“I would watch a RBK (Rosenborg) game over a United game anytime, but I have a strong local identity. Others follow their English team as they feel they are guaranteed more quality football for the two hours spent.”
Divided loyalties become more apparent when Norwegian club sides play English teams in Europe. Whilst some, like Trond, feel Norwegians should forget domestic rivalries to support their own sides against foreign teams in European competition, it appears his sentiments are not shared by his countrymen, who are more exited at catching a glimpse of their adopted English team. This scenario is reflected in pre-season games involving English clubs in Norway, when fans of the opposition can often outnumber the home team. That’s not to say Norwegians don’t back their own teams properly during the domestic season. Thomas, an English designer based in Oslo, is impressed by the close relationship between the supporters and the players in Norwegian football, but feels the lure of the English game is irresistible in comparison,
“I've never heard of fans making a big effort to travel to an away fixture here, where as they'll use £500+ on a weekend of English football.”
Given the advent of digital television during the past decade, and the availability of football from multiple sources, is it possible that new trends are emerging in Norway’s consumption of football that could threaten the dominant position of the EPL?
Niklas Wildhagen is one example of the changing football demographic; a Bundelsliga fanatic and author of the Norwegian Musings blog, he admits that German football has not captured the imagination of Norwegian fans like the EPL, but suggests interest in other competitions is growing:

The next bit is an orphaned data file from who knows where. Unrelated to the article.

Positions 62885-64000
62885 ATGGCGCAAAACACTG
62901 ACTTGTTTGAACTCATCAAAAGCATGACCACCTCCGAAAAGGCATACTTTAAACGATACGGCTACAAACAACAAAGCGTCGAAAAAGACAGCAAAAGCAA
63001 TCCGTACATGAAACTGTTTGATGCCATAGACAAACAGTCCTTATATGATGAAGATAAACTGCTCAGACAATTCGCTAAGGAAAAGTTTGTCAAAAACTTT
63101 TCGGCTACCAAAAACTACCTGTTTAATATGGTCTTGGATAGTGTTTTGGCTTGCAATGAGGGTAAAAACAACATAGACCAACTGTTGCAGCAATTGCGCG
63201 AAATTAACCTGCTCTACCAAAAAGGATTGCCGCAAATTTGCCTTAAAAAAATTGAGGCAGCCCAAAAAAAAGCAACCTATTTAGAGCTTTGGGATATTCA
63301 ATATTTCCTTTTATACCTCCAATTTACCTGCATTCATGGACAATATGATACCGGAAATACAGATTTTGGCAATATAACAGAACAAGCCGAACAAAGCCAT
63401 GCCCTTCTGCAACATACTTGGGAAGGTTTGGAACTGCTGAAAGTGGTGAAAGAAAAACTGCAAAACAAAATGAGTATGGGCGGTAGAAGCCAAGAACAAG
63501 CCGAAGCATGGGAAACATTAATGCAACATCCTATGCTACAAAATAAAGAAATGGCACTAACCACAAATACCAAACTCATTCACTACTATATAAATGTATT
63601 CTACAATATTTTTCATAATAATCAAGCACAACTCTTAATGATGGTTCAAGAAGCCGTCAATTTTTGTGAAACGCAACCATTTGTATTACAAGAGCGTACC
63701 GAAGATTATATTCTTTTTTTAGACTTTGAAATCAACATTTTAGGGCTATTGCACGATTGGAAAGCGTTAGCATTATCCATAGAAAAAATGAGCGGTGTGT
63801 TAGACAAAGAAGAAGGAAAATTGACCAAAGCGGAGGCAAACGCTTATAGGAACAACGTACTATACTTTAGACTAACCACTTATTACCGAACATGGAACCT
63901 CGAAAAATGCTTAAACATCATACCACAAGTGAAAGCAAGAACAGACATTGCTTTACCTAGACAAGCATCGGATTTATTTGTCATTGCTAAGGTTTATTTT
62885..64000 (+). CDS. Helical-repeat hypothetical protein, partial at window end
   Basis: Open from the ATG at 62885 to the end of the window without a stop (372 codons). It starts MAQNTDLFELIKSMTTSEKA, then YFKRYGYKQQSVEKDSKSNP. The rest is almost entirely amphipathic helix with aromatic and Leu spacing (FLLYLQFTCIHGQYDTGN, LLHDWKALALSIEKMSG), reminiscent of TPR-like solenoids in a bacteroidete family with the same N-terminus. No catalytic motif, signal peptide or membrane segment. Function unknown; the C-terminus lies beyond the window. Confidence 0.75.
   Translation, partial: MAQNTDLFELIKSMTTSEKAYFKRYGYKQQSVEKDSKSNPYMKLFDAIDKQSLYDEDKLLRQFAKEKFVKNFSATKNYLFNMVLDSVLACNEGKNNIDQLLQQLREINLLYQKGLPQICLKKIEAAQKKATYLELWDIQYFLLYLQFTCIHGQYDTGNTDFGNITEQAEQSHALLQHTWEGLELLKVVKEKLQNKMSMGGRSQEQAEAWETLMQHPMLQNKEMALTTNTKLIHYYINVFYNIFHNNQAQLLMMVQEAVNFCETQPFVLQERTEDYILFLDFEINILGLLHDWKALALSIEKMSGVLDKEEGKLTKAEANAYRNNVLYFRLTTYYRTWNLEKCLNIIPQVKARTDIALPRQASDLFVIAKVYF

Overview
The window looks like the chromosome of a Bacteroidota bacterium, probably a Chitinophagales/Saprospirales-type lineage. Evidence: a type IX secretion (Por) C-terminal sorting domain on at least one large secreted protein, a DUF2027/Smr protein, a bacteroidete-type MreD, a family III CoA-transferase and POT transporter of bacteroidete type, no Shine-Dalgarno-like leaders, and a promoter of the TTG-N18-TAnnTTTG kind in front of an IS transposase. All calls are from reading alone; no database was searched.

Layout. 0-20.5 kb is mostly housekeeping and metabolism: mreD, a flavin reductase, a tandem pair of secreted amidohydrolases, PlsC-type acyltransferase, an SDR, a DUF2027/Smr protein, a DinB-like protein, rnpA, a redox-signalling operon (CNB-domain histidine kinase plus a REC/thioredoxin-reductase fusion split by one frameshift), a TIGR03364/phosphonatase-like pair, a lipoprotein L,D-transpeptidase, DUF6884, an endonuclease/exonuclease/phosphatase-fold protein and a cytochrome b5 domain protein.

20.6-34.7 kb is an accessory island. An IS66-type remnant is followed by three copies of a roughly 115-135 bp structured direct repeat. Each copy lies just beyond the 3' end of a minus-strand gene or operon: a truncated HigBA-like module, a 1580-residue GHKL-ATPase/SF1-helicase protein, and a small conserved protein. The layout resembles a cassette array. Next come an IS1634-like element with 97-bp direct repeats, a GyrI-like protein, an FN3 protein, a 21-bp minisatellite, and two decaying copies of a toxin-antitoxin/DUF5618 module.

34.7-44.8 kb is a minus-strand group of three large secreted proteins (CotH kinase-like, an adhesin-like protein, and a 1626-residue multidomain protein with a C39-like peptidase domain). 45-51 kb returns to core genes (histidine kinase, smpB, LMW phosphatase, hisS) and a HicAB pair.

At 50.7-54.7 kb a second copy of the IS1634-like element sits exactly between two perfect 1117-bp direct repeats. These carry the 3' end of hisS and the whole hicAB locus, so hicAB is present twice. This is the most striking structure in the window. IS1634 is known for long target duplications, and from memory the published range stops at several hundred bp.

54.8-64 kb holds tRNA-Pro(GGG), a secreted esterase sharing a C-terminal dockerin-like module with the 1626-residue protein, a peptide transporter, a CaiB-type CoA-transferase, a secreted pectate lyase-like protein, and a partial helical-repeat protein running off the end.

“There are certainly more Spanish and Italian football enthusiasts in Norway now then there were ten years ago. Italian teams like Juve, AC Milan, AS Roma and Inter have a decent amount of fans that follow their every game.”
Even so, Niklas acknowledges that most of those fans that follow Serie A or La Liga will also follow an EPL side (he himself is a Liverpool supporter), but this recent trend reflects Norwegians’ general appreciation of good football. Indeed, Trond believes that Serie A and La Liga are technically superior to the EPL, but without the historic legacy they do not command the consistent, daily coverage.
That is unlikely to change for some time. Support for English sides has become so engrained in Norwegian culture it appears they often override more nationalistic loyalties. These Norwegian Anglo fans are not fickle; once they choose their side they are committed, and will invest significant amounts of time and money undertaking pilgrimages to support them.
You’re more likely to find Norwegian fans checking out the pubs before the game and soaking up the atmosphere than visiting the club megastore. It’s also worth remembering that this relationship began long before the marketing of the Premier League to a global audience. For that reason the Anglo-Norway football bond should endure for many more seasons as a shared appreciation of football culture between two football obsessed nations.
To read more from Michael, visit Regista Blog, and follow him on Twitter @Regista_blog.